Think bountiful feel good, myriad emotions, ceremonious melodies, stunning locales, and iconic characters, and you know you are in a visual affair with the magic that is Yash Chopra’s cinema. However, it’s the way the maverick filmmaker presented his leading ladies that made it every B-town beauty’s bucket list to feature in his movies. For they knew, being a Yash Chopra heroine meant you have finally arrived and how in Bollywood!
Chopra’s film’s boasted of iconic male characters. Who can forget Raja (Raj Kumar – Waqt — 1965) nonchalantly advising Chinoy Seth (Rehman) to be wary of not hurling stones at people who themselves reside in glasshouses. Two brothers on life’s crossroads Vijay (Amitabh Bachchan) and Ravi (Sashi Kapoor), decisively arguing about good and evil between in Deewar (1975) or Samar Khan (Shah Rukh Khan), the brooding army veteran in Jab Tak Hai Jaan (2012), Chopra’s last directorial venture.
Captivatingly to every Raja, Vijay and Samar Khan, he created equally impactful female characters like Meena (Mala Sinha in Dharmputra 1961), Anita (Parveen Babi in Deewar – 1975), Sudha Sen (Rakhee in Kaala Patthar – 1979), Chandni (Rekha in Silsila — 1981), and Pooja (Sridevi in Lamhe — 1991). Their personalities ahead of time were surely a contrast to what Chopra’s cinema had eventually been associated with — a commercial tag of glamour. These women were no dreamy, chiffon adorning beauties crooning nightingale numbers in the Swiss Alps.
They were real, honest, gutsy, relatable and never mere addons to their stereotype heroes high who were high on masculinity. Tellingly they were a part of Chopra’s filmography right from his initial days of direction. In his second directorial venture Dharmputra (1961), he depicts a young Muslim woman called Meena (Mala Sinha) pregnant with her love child.
Years later, this child, lovingly raised by Meena’s Hindu family friend, turns out to be a Hindu fundamentalist (Shashi Kapoor in his first adult role). Meena, at first as an unwed mother and later as a mother who has willfully let a Hindu family raise her son, is a rare depiction of a harmonious, unbiased society. Chopra does not take the route of ‘guilt’ or ‘shame’ for Meena. His Meena is low temporarily but neither rueful of her state nor life.
If Meena stood out then, Anita (Parveen Babi), the love interest of Vijay in Deewar (1975), is a character that one may come across in the everyday life of a maximum city like Mumbai. Her red, slightly off-shoulder dress, teamed with her coiffure, her slender fingers painted in a tomato red nail paint, lighting a cigarette, holds an iconic visual. Anita is more than merely a romantic pairing; she is a woman with her own mind who lives on the edge and yet dreams of a life beyond her circumstances. Till then, this was a character sketch that had remained radical while depicting bargirls or cabaret dancers.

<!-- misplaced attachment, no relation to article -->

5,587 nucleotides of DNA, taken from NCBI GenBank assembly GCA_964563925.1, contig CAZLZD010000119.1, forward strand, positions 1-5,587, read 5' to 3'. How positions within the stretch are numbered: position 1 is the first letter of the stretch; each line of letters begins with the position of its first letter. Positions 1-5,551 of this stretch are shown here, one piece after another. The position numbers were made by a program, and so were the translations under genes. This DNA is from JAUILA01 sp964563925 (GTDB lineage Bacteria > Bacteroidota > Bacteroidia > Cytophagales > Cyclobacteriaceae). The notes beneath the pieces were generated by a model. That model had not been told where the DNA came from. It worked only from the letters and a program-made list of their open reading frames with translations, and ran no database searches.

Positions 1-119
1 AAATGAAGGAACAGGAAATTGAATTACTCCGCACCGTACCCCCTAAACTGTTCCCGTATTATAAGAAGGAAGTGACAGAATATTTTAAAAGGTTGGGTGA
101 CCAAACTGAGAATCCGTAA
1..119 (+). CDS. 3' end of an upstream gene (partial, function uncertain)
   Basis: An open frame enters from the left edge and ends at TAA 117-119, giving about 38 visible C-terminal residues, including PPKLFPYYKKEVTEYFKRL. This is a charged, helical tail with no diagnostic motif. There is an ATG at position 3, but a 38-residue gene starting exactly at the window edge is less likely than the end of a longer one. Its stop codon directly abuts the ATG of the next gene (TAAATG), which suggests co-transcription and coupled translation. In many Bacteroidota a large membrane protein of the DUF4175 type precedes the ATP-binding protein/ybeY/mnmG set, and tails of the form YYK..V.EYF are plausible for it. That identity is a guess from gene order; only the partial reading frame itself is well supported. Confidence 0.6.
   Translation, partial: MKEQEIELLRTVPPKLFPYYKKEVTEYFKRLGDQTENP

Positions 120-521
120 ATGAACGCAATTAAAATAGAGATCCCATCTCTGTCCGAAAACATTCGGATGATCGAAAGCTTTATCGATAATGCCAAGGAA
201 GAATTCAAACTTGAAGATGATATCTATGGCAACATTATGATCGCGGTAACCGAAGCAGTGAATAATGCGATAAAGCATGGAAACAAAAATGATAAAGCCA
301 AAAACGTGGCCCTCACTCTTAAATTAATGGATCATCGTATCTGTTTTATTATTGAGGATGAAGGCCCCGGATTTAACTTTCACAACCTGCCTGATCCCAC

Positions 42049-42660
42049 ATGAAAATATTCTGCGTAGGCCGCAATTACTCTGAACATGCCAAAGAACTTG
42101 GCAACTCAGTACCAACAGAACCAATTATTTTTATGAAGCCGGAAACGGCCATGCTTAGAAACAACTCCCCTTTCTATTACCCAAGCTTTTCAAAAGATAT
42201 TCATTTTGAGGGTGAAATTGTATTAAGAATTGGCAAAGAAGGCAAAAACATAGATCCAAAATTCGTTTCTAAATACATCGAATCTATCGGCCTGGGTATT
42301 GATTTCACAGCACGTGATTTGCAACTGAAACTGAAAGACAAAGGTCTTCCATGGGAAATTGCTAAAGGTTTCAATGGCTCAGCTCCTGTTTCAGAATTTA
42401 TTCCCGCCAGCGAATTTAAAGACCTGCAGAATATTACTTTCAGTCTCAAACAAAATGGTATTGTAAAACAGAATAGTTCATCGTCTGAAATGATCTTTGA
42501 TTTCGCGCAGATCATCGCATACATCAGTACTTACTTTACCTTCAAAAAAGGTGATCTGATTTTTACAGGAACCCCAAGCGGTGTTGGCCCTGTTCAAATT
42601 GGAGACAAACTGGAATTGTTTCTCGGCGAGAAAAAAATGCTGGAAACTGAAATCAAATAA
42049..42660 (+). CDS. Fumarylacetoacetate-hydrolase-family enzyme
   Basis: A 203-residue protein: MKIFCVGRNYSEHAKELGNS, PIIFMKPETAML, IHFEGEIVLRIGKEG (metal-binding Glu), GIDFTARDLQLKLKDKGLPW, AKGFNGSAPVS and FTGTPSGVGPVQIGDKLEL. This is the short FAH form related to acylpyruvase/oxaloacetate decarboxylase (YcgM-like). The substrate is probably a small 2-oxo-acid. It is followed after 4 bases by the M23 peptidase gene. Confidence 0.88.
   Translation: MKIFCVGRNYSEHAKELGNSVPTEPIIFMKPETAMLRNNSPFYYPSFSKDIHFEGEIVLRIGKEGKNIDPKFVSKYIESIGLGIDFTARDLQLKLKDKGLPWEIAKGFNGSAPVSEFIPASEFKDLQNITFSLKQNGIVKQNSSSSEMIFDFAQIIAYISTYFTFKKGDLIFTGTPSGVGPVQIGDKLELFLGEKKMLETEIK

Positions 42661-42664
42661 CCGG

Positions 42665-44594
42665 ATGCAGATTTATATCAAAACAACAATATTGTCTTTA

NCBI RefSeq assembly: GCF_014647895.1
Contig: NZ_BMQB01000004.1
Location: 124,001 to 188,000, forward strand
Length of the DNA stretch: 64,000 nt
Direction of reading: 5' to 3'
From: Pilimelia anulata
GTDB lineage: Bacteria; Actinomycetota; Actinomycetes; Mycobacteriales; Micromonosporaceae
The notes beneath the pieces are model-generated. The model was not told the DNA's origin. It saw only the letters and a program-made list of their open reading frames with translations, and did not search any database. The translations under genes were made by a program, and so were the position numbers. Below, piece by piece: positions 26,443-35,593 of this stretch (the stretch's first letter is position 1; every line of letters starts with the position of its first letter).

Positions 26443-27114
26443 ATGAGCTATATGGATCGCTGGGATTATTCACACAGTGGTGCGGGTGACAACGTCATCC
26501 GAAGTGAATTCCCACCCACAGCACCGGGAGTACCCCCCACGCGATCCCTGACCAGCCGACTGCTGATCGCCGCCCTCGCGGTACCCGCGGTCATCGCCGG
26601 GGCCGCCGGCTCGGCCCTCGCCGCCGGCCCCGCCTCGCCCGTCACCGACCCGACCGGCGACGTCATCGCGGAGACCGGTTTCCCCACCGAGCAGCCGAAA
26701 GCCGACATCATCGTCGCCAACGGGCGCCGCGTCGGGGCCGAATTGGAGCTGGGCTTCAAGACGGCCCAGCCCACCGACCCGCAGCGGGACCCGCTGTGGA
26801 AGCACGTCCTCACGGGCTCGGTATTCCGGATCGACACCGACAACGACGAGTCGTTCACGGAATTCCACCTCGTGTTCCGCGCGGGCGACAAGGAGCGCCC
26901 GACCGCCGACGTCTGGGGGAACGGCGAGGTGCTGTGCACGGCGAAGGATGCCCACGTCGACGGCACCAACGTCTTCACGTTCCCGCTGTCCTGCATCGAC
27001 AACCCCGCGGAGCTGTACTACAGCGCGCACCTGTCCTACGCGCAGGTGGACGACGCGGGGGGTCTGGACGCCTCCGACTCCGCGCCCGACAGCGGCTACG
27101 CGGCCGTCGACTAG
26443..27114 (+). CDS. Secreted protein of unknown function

In the next two years, Yash Chopra would make perhaps his most underrated film Kaala Patthar (1979), with a star-studded cast. His directorial mastery enlivens the dignified female character; of Sudha Sen (Rakhee), a doctor working to heal the coal mine workers, embroiled in corruption. Sudha, as a medic, is sober, economical with her words. She is a thorough professional who has made an unusual career choice to work in coalfields, a job sector where normally women were not seen. Never explicit but, we are led to think that Sudha also has a backstory like Vijay Pal Singh (Amitabh Bachchan), the hero, a court-martialed navy.
In a tender, minimal scene of a nightlong conversation between Sudha and Vijay, she appears to be a silent listener, never over the top. Her affection for Vijay is gradual, a deviation from Hindi cinema’s trademark ‘love at first sight’. Given how Chopra made Sudha a convincing portrait, it is rather surprising that the same filmmaker’s later works were slotted to be categorically heroine driven and yet were mostly mushy!
In 1981 Chopra made a love story, Silsila, revolving around two passionate onscreen lovers (Amitabh Bachchan and Rekha) and their destinies as they love, estrange and love again. Chandni’s character would remain a highlight amongst all his women characters. Her youthfulness, her passionate love, her dilemmas and predicaments, Chopra didn’t leave any checkbox unticked to portray a woman torn between her desires and realities.
The final touch in Chopra’s etching of female extraordinaire comes with Lamhe (1991), a complicated love story of a woman in love with a man who had once loved her mother. A layered storyline with Sridevi in a double role of mother and daughter (Pallavi and Pooja). Chopra displays his terrific calibre to create a portrayal of women of substance. Lamhe remains a distinction in his celebrated career.
Interestingly, it was during these years that Chopra’s onscreen women characters got bracketed as ravishing beauties, glamourous, and somewhat synthetic. One wonders what Chopra had in mind those days, but an inkling got reflected when he drew his last woman character Meera Thapar (Katrina Kaif), a businesswoman in Jab Tak Hai Jaan (2012). In hindsight, one can perhaps remark that Chopra was never only interested in prototype Hindi cinema heroines. Still, demands of the movie business must have played a role in altering the Meena’s and Sudha Sen’s of his scripts.
(The writer is a filmmaker — author most recently of Banaras Of Gods, Humans And Stories.)